Most Read... Rebecca WattsThe Cult of the Noble Amateur
(PN Review 239)
John McAuliffeBill Manhire in Conversation with John McAuliffe
(PN Review 259)
Patricia CraigVal Warner: A Reminiscence
(PN Review 259)
Eavan BolandA Lyric Voice at Bay
(PN Review 121)
Vahni CapildeoOn Judging Prizes, & Reading More than Six Really Good Books
(PN Review 237)
Christopher MiddletonNotes on a Viking Prow
(PN Review 10)
Next Issue Gwyneth Lewis ‘Spiderings’ Ian Thomson ‘Fires were started: Tallinn, 1944’ Adrian May ‘Traditionalism and Tradition’ Judith Herzberg ‘Poems’ translated by Margitt Lehbert Horatio Morpurgo ‘What is a Book?’
Poems Articles Interviews Reports Reviews Contributors
Reader Survey
PN Review Substack

This review is taken from PN Review 29, Volume 9 Number 3, January - February 1983.

THE AGE DEMANDED Roy Fuller, The Individual and his Times (a selection of the poetry of Roy Fuller edited by V. J. Lee) (Athlone) £2.25
John Fuller, Waiting for the Music (Salamander) £5.50, £2.50pb

Roy Fuller celebrated his seventieth birthday in February of 1982. The only public manifestations I have noted (although there will certainly have been things I missed) were a longish interview on Radio 3, Poems for Roy Fuller on his seventieth birthday published by John Fuller's Sycamore Press (which can perhaps be seen more as a private than a public gesture), and this selected poems which must consequently be considered as the principal event by which the occasion is to be honoured. Since he has published more than thirty books, been made a C B.E , Oxford Professor of Poetry, Governor of the B.B.C., Chairman of the Literature Panel of the Arts Council, clearly he is a writer who has been fully recognised by our society, and thus poses a large question as to what that recognition is worth.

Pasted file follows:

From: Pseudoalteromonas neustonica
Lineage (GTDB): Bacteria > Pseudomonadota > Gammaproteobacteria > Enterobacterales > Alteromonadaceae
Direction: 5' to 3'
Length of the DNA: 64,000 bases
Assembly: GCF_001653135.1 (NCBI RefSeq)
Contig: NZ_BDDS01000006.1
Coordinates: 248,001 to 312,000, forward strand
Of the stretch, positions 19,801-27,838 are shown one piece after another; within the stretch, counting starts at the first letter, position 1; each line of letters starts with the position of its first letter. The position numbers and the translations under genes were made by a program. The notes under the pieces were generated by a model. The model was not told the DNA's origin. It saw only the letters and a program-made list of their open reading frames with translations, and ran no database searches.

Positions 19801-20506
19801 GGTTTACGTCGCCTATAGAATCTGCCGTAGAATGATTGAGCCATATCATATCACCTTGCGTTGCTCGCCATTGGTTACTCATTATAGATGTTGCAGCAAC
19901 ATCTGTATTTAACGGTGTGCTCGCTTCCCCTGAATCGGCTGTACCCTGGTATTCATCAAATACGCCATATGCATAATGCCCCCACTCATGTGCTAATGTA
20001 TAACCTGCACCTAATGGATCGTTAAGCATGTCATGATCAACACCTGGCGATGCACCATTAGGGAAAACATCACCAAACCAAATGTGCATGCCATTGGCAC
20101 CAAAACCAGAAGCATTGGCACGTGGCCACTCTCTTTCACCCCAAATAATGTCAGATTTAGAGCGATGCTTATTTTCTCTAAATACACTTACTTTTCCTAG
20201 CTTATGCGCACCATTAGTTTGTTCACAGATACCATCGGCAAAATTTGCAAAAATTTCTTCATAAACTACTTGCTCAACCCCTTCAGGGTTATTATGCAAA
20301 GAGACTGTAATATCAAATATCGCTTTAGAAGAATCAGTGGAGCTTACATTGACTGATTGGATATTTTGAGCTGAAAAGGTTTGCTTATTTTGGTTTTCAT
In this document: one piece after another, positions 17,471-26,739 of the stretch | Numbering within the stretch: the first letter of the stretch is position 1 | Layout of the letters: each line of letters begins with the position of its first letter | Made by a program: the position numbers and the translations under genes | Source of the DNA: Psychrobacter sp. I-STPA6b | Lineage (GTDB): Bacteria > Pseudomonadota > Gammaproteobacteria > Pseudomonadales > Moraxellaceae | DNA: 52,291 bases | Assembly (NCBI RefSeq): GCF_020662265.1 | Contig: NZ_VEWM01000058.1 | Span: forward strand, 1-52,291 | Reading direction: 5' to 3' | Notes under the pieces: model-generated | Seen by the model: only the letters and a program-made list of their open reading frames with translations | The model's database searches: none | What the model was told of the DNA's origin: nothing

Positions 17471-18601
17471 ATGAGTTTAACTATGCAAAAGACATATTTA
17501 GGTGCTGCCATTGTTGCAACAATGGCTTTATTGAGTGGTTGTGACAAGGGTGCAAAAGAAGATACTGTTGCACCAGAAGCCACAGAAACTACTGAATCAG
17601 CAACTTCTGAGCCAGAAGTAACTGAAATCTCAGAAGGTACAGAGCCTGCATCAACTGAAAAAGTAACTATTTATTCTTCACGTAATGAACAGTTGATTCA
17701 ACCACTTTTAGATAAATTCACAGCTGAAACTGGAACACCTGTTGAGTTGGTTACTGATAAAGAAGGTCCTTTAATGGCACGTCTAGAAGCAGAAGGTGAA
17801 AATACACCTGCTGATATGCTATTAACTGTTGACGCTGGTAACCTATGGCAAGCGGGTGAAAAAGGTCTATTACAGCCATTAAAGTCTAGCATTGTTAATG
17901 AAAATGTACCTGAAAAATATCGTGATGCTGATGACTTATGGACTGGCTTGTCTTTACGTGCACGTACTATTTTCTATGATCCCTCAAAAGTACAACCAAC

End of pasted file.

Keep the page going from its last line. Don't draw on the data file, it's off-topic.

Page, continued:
The first thing one notices about this book is that it seems to be attempting to conceal the fact that it is a volume of poetry, the title suggesting that it may be a book about poetry or some other species of problem literature which may well lead to a good discussion in the extra-mural class or a good fog in the head back at home. It consists of 85 pages of poems (in a generous print, which is nice to have although it means we get only 62 poems, probably less than a tenth of his output), followed by 11 pages of notes and preceded by a three-page ...

Searching, please wait... animated waiting image